Konnichiwa again, fellow spice lovers. It’s been a little while since I’ve done a thursday post and a lot longer since I’ve greeted you in japanese but, at least for the second of those, that’s because it’s been a fair while since I’ve felt the need to.
I’m a massive nerd and, as I’m sure you’ve seen from my youtube channel, many of my friends come from the local anime community. I watch a tonne of the stuff myself, alongside my (board, card and video) gaming, but it’s rare that it ever crosses over into my main hobby. My sauce tasting.
Shokugeki no Souma (AKA Food Wars) was an exception. A glorious blend of absurdity and inspirational cooking that was so visually impressive and well described that I simply had to try my own hand at it in recipes. And I had to share my love of it with you.
Nothing since has quite captured the same thrill of culinary experimentation or tackled that crazy combination of Shōnen and cooking show genres.
Nothing has showcased the same burning passion of teenage chefs under pressure but the winter of 2017 and 2018 has given us plenty of food related anime all the same. One of which in particular I got very passionate about.
So, now that it’s finally stopped snowing and it’s starting to feel like summer, I’d like to look back at the winter anime season and discuss which foodie shows will and won’t be inspiring my cooking in coming months.
Let’s start with Yuru CampΔ.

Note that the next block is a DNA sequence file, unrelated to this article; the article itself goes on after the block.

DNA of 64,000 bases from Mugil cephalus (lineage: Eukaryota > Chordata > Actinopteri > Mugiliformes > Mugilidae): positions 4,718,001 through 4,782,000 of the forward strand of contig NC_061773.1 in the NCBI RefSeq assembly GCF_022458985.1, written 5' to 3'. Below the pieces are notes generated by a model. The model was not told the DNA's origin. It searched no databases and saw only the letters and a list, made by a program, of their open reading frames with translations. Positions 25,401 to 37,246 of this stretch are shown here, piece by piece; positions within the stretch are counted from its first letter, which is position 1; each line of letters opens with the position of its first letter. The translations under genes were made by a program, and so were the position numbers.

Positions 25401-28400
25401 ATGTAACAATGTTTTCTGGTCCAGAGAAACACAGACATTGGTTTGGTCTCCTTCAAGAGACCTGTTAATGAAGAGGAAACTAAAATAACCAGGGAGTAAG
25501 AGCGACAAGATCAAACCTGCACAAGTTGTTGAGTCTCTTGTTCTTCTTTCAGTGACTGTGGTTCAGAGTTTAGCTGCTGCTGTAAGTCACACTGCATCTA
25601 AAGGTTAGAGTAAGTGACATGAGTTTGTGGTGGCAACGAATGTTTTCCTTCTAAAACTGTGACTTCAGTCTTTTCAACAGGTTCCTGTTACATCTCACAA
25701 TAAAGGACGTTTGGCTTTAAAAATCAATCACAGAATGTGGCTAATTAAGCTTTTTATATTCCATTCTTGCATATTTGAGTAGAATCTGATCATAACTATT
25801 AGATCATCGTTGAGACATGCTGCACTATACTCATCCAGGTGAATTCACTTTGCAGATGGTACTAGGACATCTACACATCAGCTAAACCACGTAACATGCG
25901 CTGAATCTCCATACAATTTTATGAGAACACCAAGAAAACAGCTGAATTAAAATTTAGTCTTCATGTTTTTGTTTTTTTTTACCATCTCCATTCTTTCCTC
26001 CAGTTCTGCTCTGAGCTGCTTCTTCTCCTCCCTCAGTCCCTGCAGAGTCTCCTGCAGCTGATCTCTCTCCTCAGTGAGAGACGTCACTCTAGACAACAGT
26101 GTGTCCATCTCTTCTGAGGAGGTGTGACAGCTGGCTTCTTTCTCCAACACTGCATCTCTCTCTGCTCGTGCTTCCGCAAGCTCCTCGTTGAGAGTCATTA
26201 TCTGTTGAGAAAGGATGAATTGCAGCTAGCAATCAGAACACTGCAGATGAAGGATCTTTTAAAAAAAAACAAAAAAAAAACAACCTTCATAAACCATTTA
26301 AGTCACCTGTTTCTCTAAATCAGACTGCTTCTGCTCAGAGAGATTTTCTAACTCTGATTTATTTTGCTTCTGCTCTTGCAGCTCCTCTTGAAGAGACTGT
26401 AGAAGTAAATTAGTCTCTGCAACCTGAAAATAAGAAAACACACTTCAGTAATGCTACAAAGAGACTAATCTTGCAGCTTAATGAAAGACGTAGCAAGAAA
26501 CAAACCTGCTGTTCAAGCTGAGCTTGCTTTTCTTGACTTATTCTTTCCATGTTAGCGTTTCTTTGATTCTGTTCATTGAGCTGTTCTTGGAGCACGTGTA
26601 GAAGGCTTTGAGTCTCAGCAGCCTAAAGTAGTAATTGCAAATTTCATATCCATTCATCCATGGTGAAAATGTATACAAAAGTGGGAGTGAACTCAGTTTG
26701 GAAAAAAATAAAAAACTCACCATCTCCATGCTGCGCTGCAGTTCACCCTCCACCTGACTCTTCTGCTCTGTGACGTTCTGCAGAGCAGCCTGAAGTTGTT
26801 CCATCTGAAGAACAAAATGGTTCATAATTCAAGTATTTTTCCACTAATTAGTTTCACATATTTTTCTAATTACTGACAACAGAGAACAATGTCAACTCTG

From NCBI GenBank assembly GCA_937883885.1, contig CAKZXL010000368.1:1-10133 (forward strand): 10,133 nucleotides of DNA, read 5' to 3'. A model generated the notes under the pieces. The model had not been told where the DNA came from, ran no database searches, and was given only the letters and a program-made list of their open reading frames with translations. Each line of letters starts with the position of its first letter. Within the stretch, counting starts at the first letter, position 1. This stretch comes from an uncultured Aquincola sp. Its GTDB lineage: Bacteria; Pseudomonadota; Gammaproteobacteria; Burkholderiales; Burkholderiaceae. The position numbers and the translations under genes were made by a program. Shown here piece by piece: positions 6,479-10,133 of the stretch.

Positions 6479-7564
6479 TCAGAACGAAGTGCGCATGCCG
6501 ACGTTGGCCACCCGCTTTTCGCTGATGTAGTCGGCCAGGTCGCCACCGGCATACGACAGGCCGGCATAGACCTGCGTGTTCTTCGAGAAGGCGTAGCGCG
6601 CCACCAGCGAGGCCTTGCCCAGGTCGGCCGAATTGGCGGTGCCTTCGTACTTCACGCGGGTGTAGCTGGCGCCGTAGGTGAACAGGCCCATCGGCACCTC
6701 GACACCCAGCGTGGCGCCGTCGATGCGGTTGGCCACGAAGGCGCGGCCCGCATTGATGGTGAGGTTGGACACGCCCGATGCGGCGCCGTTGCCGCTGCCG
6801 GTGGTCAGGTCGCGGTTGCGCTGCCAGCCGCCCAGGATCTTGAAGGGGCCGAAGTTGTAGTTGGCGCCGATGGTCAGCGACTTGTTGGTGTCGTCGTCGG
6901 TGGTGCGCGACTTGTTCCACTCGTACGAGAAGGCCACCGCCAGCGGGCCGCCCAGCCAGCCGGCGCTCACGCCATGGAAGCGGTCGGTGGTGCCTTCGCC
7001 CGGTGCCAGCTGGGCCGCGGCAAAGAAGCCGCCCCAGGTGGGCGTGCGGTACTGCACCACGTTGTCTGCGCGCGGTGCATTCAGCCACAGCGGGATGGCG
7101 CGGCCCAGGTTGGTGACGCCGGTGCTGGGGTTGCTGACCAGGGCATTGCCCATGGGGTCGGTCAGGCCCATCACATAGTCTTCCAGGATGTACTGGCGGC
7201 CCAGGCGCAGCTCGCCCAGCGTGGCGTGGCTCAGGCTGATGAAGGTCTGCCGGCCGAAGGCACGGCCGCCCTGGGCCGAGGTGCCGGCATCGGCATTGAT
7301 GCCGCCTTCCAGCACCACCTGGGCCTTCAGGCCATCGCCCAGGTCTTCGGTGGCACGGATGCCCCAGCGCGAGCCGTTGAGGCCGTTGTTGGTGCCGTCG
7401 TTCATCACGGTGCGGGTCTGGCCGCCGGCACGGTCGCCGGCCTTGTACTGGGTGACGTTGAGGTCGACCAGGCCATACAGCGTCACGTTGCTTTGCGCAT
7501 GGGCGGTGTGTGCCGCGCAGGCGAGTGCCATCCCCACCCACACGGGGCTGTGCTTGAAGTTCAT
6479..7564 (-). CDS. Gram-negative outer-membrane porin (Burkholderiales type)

Yuru Camp Delta, or Laid Back Camp, to give its english title, is what’s known as a “moe” show. Which is to say that it revolves around cute young girls going out and doing cute young girl things.
It’s a genre that’s easy to misunderstand but, while a few fans will claim that such characters are attractive, that questionable minority will exist in any fandom and are not what it’s about in the slightest.
The moe genre is a wholesome one about childhood innocence. One that brings back memories of younger days while playing upon older viewers’ innate desire to protect the young and naïve.
Characters therein are designed to be cute and snuggleable, like a younger sibling or perhaps even a fluffy pet, and the setting itself tends to support this. It’s often cosy, with bright pastel colours and an excuse for thickly padded clothing.
For Yuru Camp, that excuse is camping off season in the middle of winter and that’s all that the show is really about. It’s just a steadily growing little group of friends hanging out and chatting in their small tent or around a campfire. Taking in the beauty of nature while enjoying a simple meal.
It’s not as food-focused as I had hoped, honestly, and doesn’t seem to hold much inspiration for my cooking but it’s such a lovely, gentle and friendly show that I feel obliged to mention it anyway.
And there is a mild chilli hot pot in the third episode that reminds me just how good a little heat can be in the cold of winter.